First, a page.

Site of RAF bomber-parts factory, near Gilfach Ddu

button-theme-evacLink to Welsh translationSite of RAF bomber-parts factory, near Gilfach Ddu

The lowest part of the footpath here crosses an old railway tunnel where parts for RAF bombers were made during the Second World War.

Slate was taken on narrow-gauge wagons through the Glan y Bala tunnel from the Dinorwig quarry’s Wellington area, south east of here. At the far end of the tunnel the wagons were loaded onto the wider trains of the Padarn Railway at Gilfach Ddu, for carriage to the dock at Y Felinheli. In 1889 the railway was diverted to run along the shore of Llyn Peris and past the eastern edge of the quarry workshops at Gilfach Ddu.

During the war, large sheds where slate was formerly cut and split were taken over by the North East Coast Aircraft Company (NECACO), a plane builder from Newcastle upon Tyne. From November 1940 until the end of the war, parts and spares for Lancaster, Stirling, Halifax and Wellington bombers were produced at Llanberis and at NECACO's three sites in nearby Caernarfon. The old railway tunnel was cleared and enlarged for some of the machines to be placed inside.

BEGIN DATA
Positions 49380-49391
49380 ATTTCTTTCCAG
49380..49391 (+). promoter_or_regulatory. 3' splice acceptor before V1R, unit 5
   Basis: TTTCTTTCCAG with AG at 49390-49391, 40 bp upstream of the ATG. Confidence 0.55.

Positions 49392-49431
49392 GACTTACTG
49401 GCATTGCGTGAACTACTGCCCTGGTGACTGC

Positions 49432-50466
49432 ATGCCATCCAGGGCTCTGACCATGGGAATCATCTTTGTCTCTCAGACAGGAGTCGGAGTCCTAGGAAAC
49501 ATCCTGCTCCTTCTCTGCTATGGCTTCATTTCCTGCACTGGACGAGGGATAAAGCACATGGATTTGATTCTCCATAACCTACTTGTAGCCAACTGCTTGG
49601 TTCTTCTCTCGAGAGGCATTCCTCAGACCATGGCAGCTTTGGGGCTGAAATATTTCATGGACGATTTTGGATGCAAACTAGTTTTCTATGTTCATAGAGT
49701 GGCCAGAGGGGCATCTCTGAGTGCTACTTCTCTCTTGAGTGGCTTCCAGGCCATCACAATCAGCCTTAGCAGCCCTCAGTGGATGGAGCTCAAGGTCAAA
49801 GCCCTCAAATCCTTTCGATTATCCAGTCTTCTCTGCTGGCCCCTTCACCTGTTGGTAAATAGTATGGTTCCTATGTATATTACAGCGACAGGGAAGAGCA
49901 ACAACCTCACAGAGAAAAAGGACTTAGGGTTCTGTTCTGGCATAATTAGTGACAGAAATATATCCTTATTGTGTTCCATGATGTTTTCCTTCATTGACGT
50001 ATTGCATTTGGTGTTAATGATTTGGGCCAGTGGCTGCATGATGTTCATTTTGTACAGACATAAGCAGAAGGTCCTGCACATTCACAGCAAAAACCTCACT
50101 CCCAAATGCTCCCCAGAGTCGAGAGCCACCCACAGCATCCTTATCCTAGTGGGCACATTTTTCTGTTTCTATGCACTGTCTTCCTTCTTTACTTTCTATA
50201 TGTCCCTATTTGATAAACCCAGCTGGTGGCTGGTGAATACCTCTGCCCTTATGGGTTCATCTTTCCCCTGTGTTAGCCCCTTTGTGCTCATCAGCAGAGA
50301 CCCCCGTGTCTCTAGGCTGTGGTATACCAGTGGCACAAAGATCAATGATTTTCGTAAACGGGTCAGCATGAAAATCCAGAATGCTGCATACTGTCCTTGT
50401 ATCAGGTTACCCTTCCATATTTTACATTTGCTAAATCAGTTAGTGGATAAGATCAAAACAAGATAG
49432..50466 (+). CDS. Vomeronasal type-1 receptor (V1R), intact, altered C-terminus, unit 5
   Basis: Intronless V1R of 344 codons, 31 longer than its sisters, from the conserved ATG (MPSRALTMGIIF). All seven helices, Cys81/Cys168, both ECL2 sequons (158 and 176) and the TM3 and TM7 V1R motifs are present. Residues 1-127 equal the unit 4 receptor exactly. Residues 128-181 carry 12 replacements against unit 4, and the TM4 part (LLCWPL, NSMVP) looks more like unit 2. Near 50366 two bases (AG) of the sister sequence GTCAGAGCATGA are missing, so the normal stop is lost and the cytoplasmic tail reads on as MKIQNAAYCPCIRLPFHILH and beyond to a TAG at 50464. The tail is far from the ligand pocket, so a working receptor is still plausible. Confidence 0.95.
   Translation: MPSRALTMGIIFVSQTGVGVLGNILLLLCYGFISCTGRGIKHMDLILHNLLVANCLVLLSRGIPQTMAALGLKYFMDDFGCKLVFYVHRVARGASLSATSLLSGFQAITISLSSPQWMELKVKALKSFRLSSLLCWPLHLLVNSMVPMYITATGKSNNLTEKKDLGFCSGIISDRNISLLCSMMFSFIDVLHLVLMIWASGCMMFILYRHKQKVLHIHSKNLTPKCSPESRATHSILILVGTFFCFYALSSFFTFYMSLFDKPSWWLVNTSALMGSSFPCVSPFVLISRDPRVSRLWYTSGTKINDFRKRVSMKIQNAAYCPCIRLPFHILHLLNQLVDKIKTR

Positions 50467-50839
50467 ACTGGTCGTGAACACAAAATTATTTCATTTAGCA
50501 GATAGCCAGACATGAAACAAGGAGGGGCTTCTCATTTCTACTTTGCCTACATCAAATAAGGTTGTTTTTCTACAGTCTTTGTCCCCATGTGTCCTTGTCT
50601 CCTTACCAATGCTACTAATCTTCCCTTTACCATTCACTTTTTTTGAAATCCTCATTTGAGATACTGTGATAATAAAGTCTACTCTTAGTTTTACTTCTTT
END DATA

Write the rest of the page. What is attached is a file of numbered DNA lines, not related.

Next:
Aerial photo of former aircraft parts factory in 1946Many men and women were employed at the Llanberis plant, working 12-hour shifts. Buses brought in workers each day from as far away as Anglesey and Bala. Conditions were often poor, especially in the damp tunnel. There were concerns about the health of people deprived of sunlight day after day, and it’s said that employees had the chance to use ultraviolet sun-ray lamps at the quarry hospital.

Despite the long shifts, workers were able to enjoy the facilities at the company's worker's club at Pool Side, Caernarfon. Events there included dances on Saturday nights.

The former NECACO site was eradicated with construction of the underground Dinorwig power station in the 1970s. You can see the tunnel’s northern portal at Gilfach Ddu.

The 1946 aerial photo, courtesy of the Welsh Government, shows the former NECACO buildings are in the bottom right, with the southern tunnel mouth to their left. The northern tunnel mouth is in the top left corner. The footpath is in the centre, zigzagging between waste heaps.

With thanks to Adrian Hughes, of the Home Front Museum, Llandudno

Postcode: LL55 4TY    View Location Map

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